After Trips Are Canceled, Public Health Without Borders Students Still Move Ahead With Their Projects
As internships are canceled and summer jobs fall through, Public Health Without Borders students at the University of Maryland are also experiencing disappointment: long-awaited travel plans to India, Sierra Leone and Peru have been canceled.
Public Health Without Borders, a student-run organization that began at the University of Maryland in 2014, aims to address health needs in partnering communities, to reduce health disparities around the world.
Four students who worked hard to plan these projects, Veeraj Shah, PHWB’s president, Sara Hatfield, Manasvinee Vahanan, and Monty South along with faculty advisor and Associate Clinical Professor Elisabeth Maring, share what they are doing to keep the momentum going.
What were the plans Public Health Without Borders had for connecting with partner communities over spring break and the coming months? How have your plans changed?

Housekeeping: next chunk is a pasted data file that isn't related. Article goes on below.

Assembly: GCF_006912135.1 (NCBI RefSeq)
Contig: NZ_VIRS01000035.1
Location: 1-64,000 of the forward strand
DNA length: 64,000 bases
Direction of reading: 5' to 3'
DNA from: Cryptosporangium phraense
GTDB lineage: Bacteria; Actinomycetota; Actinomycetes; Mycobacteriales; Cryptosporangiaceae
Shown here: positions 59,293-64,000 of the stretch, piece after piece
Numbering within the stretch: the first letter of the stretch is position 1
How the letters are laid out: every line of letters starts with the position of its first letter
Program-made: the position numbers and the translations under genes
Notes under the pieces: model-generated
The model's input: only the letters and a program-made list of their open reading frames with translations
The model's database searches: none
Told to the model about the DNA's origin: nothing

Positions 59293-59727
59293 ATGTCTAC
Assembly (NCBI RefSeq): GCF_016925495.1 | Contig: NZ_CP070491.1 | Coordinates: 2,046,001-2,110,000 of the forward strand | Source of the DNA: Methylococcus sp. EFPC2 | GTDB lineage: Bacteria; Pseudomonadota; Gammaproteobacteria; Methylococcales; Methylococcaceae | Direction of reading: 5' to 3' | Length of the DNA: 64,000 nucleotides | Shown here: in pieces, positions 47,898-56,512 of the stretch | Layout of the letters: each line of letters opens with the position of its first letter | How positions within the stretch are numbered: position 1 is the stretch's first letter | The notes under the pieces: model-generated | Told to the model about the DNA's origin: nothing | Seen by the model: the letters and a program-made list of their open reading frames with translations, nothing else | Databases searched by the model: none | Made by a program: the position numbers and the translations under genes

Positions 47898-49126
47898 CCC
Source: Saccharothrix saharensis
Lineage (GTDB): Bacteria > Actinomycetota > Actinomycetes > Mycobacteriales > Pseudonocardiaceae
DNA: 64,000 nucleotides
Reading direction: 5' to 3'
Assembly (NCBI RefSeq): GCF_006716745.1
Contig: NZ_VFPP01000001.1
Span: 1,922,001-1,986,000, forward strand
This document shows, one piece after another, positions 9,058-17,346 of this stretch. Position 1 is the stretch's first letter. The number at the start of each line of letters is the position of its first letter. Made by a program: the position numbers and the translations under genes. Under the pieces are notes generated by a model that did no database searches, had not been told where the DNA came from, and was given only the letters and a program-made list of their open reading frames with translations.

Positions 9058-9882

Veeraj Shah (Biological Sciences, Health Policy & Technology '21): For our India project, we’ve been working for over a year on fantastic nutrition workshops. We were going to deliver nutrition and first aid kits, so now we are going through logistics of how to deliver online.
Everything in India is shut down-- including schools-- so we can’t do our workshops that were geared towards school-aged kids and adolescents.
Manasvinee Vahanan (Biological Sciences '21): As of last week, we started working on toolkits to continue with our workshops. We had our first meeting the last week of March, and are trying to do the workshops online so we can still reach our partner community. That’s how we are pushing forward.
Prof. Elisabeth Maring: We are still figuring it out. Doing it online involves figuring out very minute details. It will be hard for us to reach the community directly.
How has your focus changed in light of COVID-19?
Manasvinee: The Peru team is meeting every week, creating new interventions and coming up with a needs assessment. They are creating posters to send to students about social distancing.